v-model will be bound to an array of the
inputValue props of the checkboxes that are currently "on".
This demo shows what to do when using a Checkbox group outside of a form:
- Wrap the group in an element with
- Connect the group with a label via the
Checkbox group value: [ "checkbox-2", "checkbox-6" ]
inline prop to get an inline layout.
The indeterminate state indicates that a checkbox is neither on nor off. Within this component, this state is purely visual. The parent component must house the logic to set a checkbox to the indeterminate state via this prop (e.g. in the case of a set of nested checkboxes where some boxes are checked and some are not, making the parent checkbox neither fully on nor fully off).
This prop is independent of the value provided by
indeterminate is set to
true, the indeterminate visual state will display, but the value will not be affected. Nor will the value affect the visual state: indeterminate overrides the checked and unchecked visual states. If indeterminate changes to false, the visual state will reflect the current v-model value.
In the example below, all of the checkboxes have their
indeterminate prop set to
true initially. As a result, they all appear to be in the indeterminate state initially, whether they are checked or not. Checking or unchecking a checkbox will undo the indeterminate state since you have provided a definite value for the checkbox.
Checkbox group value: [ "checkbox-2", "checkbox-4" ]
Typical use of this component will involve using
v-for to loop through an array of items and output a Checkbox component for each one. Each Checkbox will have the same
v-model prop, but different
inputValue props and label content.
For a single checkbox, the
v-model value will be a boolean
true when the checkbox is checked and
false when unchecked.
For multiple checkboxes, the
v-model value will be an array of the
inputValue props of any currently checked checkboxes (or an empty array if no checkboxes are checked).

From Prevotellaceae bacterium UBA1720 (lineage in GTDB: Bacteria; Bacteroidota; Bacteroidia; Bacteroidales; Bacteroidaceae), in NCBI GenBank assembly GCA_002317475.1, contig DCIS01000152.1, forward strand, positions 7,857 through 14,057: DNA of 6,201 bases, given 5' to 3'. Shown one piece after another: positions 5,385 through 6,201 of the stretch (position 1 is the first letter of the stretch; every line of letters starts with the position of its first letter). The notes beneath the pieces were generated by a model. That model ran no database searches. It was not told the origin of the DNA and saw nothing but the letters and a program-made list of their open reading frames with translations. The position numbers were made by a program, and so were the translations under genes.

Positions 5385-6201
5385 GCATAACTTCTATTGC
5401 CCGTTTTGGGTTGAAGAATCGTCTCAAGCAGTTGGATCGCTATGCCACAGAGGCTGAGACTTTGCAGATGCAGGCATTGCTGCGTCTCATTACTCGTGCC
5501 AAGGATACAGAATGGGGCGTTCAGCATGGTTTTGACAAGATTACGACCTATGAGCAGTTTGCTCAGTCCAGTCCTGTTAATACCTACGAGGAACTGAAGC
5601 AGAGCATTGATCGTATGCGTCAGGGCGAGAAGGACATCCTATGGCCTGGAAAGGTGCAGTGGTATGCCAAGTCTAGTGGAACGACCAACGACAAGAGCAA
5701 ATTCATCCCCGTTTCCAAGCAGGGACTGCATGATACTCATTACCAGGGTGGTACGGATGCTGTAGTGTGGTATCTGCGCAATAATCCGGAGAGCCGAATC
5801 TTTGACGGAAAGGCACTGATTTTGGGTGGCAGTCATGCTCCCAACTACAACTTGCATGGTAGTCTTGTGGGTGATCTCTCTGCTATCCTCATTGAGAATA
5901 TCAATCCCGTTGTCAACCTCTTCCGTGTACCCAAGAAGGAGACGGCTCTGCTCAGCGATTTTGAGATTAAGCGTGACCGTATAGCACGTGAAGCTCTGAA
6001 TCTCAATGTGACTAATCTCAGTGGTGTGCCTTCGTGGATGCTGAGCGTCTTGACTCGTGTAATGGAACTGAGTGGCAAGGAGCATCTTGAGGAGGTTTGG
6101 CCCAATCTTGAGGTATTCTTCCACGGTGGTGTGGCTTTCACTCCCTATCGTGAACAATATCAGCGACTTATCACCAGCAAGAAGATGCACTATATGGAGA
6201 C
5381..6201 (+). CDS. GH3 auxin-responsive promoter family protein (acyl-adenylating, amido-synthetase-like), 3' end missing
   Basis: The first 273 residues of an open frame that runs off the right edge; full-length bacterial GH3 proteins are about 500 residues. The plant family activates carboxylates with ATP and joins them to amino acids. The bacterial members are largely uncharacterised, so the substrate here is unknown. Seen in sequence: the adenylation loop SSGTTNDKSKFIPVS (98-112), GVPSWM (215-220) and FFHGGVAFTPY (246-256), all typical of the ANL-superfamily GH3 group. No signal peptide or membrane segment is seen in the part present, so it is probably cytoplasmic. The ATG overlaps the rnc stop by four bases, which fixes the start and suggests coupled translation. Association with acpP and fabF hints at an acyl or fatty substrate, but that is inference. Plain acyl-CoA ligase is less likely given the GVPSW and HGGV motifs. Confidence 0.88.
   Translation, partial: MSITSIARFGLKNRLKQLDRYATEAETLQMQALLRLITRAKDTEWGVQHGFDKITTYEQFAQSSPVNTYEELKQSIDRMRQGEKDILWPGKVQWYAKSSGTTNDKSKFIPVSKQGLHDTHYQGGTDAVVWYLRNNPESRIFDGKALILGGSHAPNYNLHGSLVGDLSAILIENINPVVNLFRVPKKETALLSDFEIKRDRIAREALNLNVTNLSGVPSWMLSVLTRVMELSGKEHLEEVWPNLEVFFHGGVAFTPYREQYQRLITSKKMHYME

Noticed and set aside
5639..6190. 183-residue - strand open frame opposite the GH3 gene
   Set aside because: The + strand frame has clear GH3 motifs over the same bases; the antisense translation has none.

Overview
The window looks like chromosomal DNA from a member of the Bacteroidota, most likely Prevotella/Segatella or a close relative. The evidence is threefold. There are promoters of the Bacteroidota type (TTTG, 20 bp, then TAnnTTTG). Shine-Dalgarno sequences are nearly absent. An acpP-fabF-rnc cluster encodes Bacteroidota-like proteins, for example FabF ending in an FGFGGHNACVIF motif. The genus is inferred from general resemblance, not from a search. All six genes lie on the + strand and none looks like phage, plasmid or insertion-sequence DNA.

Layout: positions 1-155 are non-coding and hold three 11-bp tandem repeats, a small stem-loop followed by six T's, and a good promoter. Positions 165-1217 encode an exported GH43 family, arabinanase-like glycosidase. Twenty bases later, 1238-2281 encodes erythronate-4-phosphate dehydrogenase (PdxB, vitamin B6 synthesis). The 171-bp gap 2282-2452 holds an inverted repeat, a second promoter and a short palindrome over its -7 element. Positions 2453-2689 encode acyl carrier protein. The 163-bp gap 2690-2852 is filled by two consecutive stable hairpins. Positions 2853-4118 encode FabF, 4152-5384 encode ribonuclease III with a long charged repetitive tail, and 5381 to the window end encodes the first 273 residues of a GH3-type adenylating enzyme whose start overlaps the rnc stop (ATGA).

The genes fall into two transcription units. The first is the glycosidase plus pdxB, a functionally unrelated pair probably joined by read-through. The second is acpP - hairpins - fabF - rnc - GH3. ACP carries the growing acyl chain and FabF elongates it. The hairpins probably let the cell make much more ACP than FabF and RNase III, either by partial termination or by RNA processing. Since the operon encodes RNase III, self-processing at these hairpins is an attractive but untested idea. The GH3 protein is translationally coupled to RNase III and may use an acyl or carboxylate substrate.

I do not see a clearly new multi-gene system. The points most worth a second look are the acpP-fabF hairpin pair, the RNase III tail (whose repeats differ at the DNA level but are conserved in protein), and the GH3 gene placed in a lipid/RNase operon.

|Value of the checkbox or checkbox group.|
|HTML "value" attribute to assign to the input.|
Required for input groups.
|Whether the disabled attribute should be added to the input.||-|
|Whether the indeterminate visual state should be displayed.|
This is unrelated to the value provided by
|Whether the component should display inline.|
|modelValue ||Emitted when modelValue changes.|
|description||Short description text.|
The structure below can be used for most cases. If you need a description, see the section on that feature below.
To add a description below the label:
- Add a span after the
<label>element with an ID and class
cdx-label__description. Include the description text here.
- Add class
- Wrap the label and description in a div with classes
- Add an
aria-describedbyattribute to the
<input>element with the value of the ID of the description
This improves privacy and helps prevent unsolicited emails.
Native attributes of the
<input> element can be used. For example:
- Add the
checkedattribute to the
<input>element if it should be selected initially.
- Add the
disabledattribute to the
<input>element if it should be disabled.
Always include one of these two features for accessible grouping:
- If using the Checkbox group in a field, wrap the group in a
<fieldset>element and add a
<legend>element with the group label. This method is demonstrated below and requires some style resets on
<legend>. You can use the CSS-only Field and Label components to reset browser styles of these elements.
- If using the Checkbox group outside of a field, wrap the group in a
aria-labelledbyset to the ID of the group label. See an example of this above (you can just include a
<label>element instead of using the Label component).
cdx-checkbox--inline class to the root element to get an inline layout.